Thursday, 25 November 2010

The Pull Across the Pond

More British students than ever before are opting to take their university education State-side. As someone who has done exactly that, I can completely understand the motivations behind their choice. It isn't simply that we have grown up bombarded with US high schools and colleges on our TV and cinema screens, choosing to study in America appeals to British students for reasons other than the pursuit of red cups and keg parties. It is an investment in our future and a reaction against the rigidity and poor value for money we find entrenched in our own university system.

Tuition fees in England are set to triple from just over £3,000 a year to £9,000 a year from the beginning of the 2012 academic year. The US, which had previously been seen as financially unattractive to the majority of British students, with fees ranging from £12,000-£20,000, has increasingly become a more realistic option. Students who will already be saddled with a huge debt have little to dissuade them from a couple of extra thousand pounds if it means a higher quality of education and added bonus of the glamour and adventure to be found in studying abroad.

Personally, I did not commit to a full four years studying in the US. My time at the University of California, San Diego was done as a compulsory year abroad as part of my American Studies degree. It cost me the rather paltry sum of £1,500 in tuition fees, paid to my home university. That's not to say that the year was at all cheap. I had the misfortune to be out there during the 08-09 academic year, when fuel prices were sky high and altogether two transatlantic return flights cost in the region of £800. Then of course came living expenses, which in relatively expensive California came to about £10,000 for the year. I couldn't have in any realistic financial terms have spent any longer than a year out there. In many ways America is still an impossible dream for British students and staying home, even with the proposed hike in tuition fees, is still the better financial option.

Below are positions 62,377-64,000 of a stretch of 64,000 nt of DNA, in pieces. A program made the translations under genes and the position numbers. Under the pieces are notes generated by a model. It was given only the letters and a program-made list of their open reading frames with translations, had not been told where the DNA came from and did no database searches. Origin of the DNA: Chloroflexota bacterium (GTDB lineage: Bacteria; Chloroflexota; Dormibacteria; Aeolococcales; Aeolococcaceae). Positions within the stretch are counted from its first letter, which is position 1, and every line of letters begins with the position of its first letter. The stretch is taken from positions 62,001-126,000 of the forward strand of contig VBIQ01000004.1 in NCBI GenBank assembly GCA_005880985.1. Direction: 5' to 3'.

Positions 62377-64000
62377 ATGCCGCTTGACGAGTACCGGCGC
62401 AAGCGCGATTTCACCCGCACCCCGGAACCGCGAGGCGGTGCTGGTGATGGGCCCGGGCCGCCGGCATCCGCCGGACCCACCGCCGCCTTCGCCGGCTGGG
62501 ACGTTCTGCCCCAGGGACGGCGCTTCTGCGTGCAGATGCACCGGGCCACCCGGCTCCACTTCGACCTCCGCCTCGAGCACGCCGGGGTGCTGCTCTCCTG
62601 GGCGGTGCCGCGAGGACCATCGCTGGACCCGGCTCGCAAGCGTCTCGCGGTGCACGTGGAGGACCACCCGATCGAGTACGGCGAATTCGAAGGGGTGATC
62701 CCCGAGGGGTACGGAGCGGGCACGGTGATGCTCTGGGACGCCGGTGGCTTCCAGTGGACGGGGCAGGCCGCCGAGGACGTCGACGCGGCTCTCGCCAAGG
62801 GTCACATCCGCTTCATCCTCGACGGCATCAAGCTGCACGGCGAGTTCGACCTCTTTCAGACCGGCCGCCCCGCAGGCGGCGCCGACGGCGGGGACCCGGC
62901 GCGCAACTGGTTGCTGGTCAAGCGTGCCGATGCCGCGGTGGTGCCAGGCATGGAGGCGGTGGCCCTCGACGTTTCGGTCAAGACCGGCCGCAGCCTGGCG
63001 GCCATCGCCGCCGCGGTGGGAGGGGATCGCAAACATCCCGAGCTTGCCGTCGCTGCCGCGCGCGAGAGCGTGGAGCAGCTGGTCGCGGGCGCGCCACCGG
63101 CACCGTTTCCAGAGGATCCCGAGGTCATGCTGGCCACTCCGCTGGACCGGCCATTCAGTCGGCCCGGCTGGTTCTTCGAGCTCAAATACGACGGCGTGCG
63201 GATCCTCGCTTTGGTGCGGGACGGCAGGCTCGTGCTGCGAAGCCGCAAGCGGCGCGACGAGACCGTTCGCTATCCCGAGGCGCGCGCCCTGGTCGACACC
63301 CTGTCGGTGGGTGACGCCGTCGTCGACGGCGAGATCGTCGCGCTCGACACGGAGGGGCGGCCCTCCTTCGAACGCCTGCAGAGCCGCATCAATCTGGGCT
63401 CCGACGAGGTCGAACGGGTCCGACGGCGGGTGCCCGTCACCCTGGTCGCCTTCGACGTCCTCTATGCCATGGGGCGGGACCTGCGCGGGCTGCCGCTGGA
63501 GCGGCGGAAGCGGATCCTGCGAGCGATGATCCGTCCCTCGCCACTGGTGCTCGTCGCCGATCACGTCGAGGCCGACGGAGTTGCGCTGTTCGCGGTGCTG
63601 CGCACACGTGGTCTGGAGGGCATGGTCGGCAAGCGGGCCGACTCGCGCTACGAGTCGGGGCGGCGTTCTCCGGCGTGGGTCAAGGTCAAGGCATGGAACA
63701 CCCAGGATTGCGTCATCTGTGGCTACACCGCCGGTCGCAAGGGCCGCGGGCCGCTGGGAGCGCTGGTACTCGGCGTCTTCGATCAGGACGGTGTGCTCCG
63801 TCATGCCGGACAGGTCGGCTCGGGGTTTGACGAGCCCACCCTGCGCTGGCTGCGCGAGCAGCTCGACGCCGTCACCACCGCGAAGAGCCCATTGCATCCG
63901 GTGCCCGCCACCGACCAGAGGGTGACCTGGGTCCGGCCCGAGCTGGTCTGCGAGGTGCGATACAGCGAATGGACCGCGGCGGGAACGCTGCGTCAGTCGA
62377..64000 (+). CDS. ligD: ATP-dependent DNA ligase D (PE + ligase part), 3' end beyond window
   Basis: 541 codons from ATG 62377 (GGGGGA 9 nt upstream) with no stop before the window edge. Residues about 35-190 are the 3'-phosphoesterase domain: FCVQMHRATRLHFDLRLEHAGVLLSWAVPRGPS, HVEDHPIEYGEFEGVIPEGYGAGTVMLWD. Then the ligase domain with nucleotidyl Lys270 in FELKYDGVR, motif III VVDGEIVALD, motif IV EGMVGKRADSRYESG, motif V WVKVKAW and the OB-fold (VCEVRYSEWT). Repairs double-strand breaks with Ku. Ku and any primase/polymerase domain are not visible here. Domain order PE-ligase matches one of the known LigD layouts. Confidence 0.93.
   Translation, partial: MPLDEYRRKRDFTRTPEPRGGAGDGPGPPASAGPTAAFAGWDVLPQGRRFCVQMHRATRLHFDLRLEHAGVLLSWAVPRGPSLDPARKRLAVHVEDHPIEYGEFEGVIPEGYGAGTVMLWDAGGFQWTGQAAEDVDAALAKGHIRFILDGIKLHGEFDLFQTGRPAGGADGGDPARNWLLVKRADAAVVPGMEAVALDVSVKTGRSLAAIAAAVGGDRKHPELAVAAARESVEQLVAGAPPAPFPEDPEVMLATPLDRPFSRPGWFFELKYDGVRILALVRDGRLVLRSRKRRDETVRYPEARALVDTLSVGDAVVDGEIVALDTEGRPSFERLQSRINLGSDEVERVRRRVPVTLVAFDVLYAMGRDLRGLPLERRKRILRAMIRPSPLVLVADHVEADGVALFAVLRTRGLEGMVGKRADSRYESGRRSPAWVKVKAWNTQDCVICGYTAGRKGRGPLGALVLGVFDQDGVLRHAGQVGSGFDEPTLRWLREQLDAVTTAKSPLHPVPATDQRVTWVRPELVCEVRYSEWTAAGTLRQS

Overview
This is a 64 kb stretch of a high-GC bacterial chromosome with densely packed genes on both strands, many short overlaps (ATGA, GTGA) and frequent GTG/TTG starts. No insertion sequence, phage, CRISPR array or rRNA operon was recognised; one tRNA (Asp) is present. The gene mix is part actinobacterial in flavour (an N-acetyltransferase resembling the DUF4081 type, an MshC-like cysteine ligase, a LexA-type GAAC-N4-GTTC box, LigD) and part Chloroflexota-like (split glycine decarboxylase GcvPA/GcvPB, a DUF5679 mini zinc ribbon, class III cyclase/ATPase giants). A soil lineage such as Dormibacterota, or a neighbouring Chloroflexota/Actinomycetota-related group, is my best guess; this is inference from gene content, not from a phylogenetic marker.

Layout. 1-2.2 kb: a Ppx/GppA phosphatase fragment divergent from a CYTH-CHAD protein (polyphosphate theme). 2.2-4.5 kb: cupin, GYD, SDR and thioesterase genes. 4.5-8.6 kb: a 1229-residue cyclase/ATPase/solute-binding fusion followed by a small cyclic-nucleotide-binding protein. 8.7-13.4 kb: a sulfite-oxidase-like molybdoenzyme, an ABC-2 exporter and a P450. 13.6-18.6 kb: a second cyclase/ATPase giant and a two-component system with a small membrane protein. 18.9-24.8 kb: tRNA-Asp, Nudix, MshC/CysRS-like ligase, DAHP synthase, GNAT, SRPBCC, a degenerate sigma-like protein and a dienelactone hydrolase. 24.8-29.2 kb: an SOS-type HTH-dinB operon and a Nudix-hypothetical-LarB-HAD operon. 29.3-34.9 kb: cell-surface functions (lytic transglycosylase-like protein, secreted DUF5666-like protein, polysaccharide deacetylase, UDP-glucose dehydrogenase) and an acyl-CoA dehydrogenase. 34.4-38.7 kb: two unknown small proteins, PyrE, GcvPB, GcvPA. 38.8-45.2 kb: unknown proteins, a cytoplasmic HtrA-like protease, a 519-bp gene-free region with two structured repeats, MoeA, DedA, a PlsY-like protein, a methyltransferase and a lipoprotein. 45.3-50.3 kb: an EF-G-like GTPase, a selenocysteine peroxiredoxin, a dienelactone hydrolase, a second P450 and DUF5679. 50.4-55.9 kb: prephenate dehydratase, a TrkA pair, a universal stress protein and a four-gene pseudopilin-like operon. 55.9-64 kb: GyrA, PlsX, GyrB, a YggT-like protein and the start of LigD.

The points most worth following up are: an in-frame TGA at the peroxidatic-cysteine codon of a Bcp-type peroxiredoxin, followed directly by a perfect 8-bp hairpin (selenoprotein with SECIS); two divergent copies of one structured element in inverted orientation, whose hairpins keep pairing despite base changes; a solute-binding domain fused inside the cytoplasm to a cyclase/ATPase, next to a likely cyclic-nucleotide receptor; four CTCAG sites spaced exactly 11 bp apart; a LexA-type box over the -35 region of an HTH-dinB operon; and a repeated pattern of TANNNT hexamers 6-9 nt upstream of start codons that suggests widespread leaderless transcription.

However, the American university has many other strings to its bow and that is why in recent years applications by British students to American universities have increased dramatically. According to the BBC there are currently close to 9,000 British students studying in the US, which is the highest number to date. Perhaps British students find the flexibility of the American university much more appealing than the unaccommodating rigidity found at British institutions. When I was studying in the US, I found the concept of undeclared majors, majors and minors completely baffling. The idea that you could come to university still undecided about what course you wanted to take, with a mind boggling array of options open to you, was one I found incredibly liberating. Engineering and physics majors could take an Arabic or photography course on the side. A student who started college wanting to major in political science could have a change of heart and graduate as a marine biologist. This kind of flexibility and availability of education was completely new to me and something I found incredibly refreshing.

What's more, whereas at home I found myself languishing in the long hours between any academic activity, in the US my day was always packed. In the UK maybe if I was lucky I would have a lecture and a seminar two or three days a week. The earliest class would be a much bemoaned 9am and the latest would perhaps finish at 5pm. Yet in the US, I would be in at 8am every morning for an intensive hour long Spanish class, followed by three more hour and a half long lectures spread throughout the day with the latest ending at 8pm. I also felt myself being challenged, there were papers due in almost every week, midterms and final exams to busy myself with. At my home university we perhaps had an essay due in every few weeks and only had to sit exams in the summer. Although I complained about the rigours of the American system, I found myself learning quickly and with an increased work ethic.

In terms of value for money, I felt I got so much more from that single year spent studying in the US, than I did for the three other years I studied at home in the UK. More expensive it may be, but with options such as academic and sports scholarships, America is an understandably tempting option for British students. The question that this government faces, is that if they choose to dramatically increase tuition fees in this country so that they are almost equivalent to American college fees, then how are they going to ensure that education levels are to the same rigorous standards I encountered in the US? If they cannot better the standards of university education in the UK, then they will find many more bright, talented students taking their brains and money elsewhere.